So having plugged in the amp, and noting the green lights on the back indicating that the wireless connect between it and the wireless receiver is active, I turn on the LG SMART Blu-ray Disc Home Theater System BH9420PW. And immediately have to do an update — once I’ve gone through a few setup screens. I hate waiting…..
But once that is done, I’ll check out the menus. Not much to say here — they function so as to let you control and modify the visual and audio quality that will be occurring. All menus are obvious in what they do, and spending some time “tweaking” them to your personal taste can be beneficial.
So sitting down with a slew of Blu-ray discs, I insert one into the slot and start the show. What you’d expect to see — a high-resolution image on the HDTV — is what you see. There’s no complaints and for all practical purposes it’s a standalone Blu-ray player encased in an amplifier casing. And that goes for playing 3D too — keeping in mind that the HDTV’s qualities must also be taken into consideration too.
But what I found the most enjoyable was the online aspects — for all practical purposes the LG SMART Blu-ray Disc Home Theater System BH9420PW mimics the “Smart TV” capabilities of the LG HDTVs. So that means you can download and use apps, view online areas (including 3D) and in general enjoy the Internet, courtesy of LG.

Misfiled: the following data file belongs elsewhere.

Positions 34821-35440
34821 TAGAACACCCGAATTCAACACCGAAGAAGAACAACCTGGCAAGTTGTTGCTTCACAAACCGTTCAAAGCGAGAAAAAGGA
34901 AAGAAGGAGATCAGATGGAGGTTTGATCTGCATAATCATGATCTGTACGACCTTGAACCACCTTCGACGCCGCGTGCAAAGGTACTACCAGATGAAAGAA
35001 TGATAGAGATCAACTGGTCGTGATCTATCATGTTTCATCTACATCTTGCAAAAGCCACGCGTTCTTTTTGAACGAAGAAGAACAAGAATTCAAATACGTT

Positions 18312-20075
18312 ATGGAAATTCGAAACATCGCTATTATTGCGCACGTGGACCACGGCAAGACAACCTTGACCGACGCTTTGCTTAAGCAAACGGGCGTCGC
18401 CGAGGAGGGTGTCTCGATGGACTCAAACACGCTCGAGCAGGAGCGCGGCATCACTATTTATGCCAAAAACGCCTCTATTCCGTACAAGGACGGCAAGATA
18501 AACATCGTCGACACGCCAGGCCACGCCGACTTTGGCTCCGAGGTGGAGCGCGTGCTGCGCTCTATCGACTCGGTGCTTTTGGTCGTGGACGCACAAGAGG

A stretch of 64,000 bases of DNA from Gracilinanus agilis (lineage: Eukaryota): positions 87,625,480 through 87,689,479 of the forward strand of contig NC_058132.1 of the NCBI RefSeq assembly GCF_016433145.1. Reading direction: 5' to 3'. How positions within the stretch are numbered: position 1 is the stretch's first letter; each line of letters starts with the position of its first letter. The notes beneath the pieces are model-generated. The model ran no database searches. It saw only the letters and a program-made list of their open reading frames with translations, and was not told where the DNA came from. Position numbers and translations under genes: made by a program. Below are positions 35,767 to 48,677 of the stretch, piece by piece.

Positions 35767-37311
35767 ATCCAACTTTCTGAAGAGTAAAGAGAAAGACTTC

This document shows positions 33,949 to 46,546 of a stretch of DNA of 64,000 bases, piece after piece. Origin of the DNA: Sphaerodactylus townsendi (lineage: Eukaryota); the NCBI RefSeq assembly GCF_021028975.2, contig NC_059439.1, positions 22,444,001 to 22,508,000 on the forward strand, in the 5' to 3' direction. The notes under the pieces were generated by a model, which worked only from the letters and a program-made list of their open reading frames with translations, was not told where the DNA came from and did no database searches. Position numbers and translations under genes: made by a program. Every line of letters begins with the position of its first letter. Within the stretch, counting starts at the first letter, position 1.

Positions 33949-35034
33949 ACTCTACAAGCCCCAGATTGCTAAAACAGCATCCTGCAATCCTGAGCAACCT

Now the sound from the speakers, besides working as they should to create a sound field with a center channel for dialog and surrounds for ambience, is surprisingly good. Considering that plastic enclosures are being used — which I’ve never found to be as “warm” as wood — it could be that the improvements in audio reproduction over the years has finally overcome the deficiencies of plastic. Not that these speakers are of an audiophile grade that would make me lose my Polk towers, but in general I can’t say there’s any real complaint. Especially when listening to dialogue and subdued audio where detail can easily be muffled by distortion. Then again, the majority of people don’t even know the difference in qualIty of audio, considering that digital audio from iPods and the like has become the “standard” in their ears. Speaking of which, there’s a plug for playing an iPod/iPhone into the system and controlling it from the remote as well. Plus Bluetooth for doing the same with a multitude of devices that can stream music.
Theres also the DLNA standard which can be used to connect a PC with the system for viewing video and photos, or listening to audio. This is true as well for a USB thumb drive/hard drive inserted into the front-mounted USB socket (BD-Live content can also be saved to a drive in the socket).
I should add that the surround effect modes that are available do work effectively when non-surround sources are being played. Here it’s a bit of personal perception, but their addition makes for a usable work-around when non surround sources are played. So if you pass a cable box/satellite receiver or use an external antenna for watching television, you’ll probably be employing one of them.
Bottom line: If you want a home theater that goes beyond a HDTV, getting the LG SMART Blu-ray Disc Home Theater System BH9420PW will do the trick completely. Providing you’re willing to shell out the $749 retail cost. But once you’ve got the LG SMART Blu-ray Disc Home Theater System BH9420PW, you can sit back and start enjoying yourself.